Thursday, April 7, 2011

Why Urgent Action is Needed to Safeguard Drug Treatments for Future Generations

Dr Mario Raviglione is Director of the WHO Stop TB Department. He is leading preparations for World Health Day 2011.
The World Health Organization (WHO) is marking World Health Day – April 7 - this year with a call to Combat Drug Resistance and protect vital antimicrobial drugs the effectiveness of which is increasingly under threat. We believe that concerted action under the stewardship of governments, and engaging health professionals such as prescribers and pharmacists. Civil society and the pharmaceutical industry is needed to slow down the impact of drug resistance and preserve medical advances for future generations.
Every year, WHO uses the anniversary of its founding to draw the world’s attention to an urgent health problem. Clearly, drug resistance fits the definition. It’s not a new problem, but it still needs urgent action across the health sector and beyond it.
In her message to governments around the world, the WHO Director-General, Dr Margaret Chan, spelled out the problem: "The message on this World Health Day is loud and clear. The world is on the brink of losing these miracle cures." In the absence of urgent corrective and protective actions, the world is heading towards a post-antibiotic era, in which many common infections will no longer have a cure and, once again, kill unabated.
On Thursday, WHO will publish a policy package that spells out the measures governments and their national partners need to take to safeguard these vital medicines.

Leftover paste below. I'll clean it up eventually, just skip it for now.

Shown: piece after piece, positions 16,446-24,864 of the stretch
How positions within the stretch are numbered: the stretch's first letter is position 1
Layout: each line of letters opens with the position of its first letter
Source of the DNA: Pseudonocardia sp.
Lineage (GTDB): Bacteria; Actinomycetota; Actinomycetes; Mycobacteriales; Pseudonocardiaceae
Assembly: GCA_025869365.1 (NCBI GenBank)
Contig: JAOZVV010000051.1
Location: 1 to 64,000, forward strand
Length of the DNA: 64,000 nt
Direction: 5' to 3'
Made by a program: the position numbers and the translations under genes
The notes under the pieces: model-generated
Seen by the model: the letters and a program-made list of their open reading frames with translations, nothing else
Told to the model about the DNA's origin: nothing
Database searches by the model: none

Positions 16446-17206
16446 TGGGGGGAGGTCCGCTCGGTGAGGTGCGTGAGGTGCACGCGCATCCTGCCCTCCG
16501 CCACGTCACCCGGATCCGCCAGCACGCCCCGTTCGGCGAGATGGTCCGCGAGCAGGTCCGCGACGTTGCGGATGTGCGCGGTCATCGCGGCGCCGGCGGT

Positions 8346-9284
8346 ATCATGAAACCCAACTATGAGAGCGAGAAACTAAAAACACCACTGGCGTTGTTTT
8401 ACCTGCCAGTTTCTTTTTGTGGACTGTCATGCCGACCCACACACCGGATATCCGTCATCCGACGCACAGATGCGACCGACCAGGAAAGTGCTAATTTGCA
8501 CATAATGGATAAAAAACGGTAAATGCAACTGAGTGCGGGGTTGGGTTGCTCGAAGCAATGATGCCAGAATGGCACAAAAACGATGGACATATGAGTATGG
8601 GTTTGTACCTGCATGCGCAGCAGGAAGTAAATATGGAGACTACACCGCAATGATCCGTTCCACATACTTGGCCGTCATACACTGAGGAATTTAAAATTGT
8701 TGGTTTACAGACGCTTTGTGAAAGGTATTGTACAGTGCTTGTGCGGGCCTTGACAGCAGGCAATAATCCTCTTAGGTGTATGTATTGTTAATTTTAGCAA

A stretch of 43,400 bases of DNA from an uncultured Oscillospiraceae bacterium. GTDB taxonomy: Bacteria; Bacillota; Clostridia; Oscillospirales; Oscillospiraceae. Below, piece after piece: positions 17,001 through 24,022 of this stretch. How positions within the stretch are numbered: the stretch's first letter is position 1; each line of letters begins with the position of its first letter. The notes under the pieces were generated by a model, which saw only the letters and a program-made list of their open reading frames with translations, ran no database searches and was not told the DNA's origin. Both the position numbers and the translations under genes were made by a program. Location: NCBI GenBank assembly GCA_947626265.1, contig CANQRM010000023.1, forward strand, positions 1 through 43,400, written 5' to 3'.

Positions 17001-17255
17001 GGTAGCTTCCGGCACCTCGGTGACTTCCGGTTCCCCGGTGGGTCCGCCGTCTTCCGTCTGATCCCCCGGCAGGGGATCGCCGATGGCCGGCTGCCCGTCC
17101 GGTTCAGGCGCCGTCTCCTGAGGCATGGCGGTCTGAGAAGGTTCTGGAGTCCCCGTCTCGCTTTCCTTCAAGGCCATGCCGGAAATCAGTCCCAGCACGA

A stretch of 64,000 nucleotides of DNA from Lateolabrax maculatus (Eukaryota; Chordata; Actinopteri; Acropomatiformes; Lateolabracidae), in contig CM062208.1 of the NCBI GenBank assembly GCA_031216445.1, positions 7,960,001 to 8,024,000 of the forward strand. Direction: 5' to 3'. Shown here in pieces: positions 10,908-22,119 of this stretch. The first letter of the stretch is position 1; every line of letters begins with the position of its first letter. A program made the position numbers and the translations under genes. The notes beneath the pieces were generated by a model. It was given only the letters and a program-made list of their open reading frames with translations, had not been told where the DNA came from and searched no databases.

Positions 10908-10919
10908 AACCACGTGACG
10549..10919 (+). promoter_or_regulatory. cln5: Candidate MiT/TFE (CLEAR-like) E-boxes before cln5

We know that the discovery and use of antimicrobial drugs to treat diseases such as leprosy, tuberculosis, malaria, gonorrhea, syphilis, pneumonias and other killer diseases has changed the course of our history as a species. We must act now to prevent those discoveries from being put at risk.
Tuberculosis, malaria and HIV all face severe constraints due to rising levels of resistance, and resistant strains of gonorrhea and shigella are limiting treatment options. Serious infections acquired in hospitals are now often fatal because they are so difficult to treat and drug-resistant strains of microorganism are spread overnight from one geographical location to another in today's interconnected and globalized world. Resistance is also emerging to the antiretroviral medicines used to treat people living with HIV.
Over the last decade, WHO has established many initiatives to understand and address drug resistance - particularly in relation to some of the world's most deadly infectious diseases. Those measures must now be further strengthened and implemented. New collaborations, led by governments working alongside civil society, health professionals and the private sector are essential if we are to halt the public health threat of drug resistance.
APUA has been a leader in promoting rational use of drugs and prevention and containment of antimicrobial resistance for many years. WHO looks forward to an intensified collaboration with APUA and all its chapters.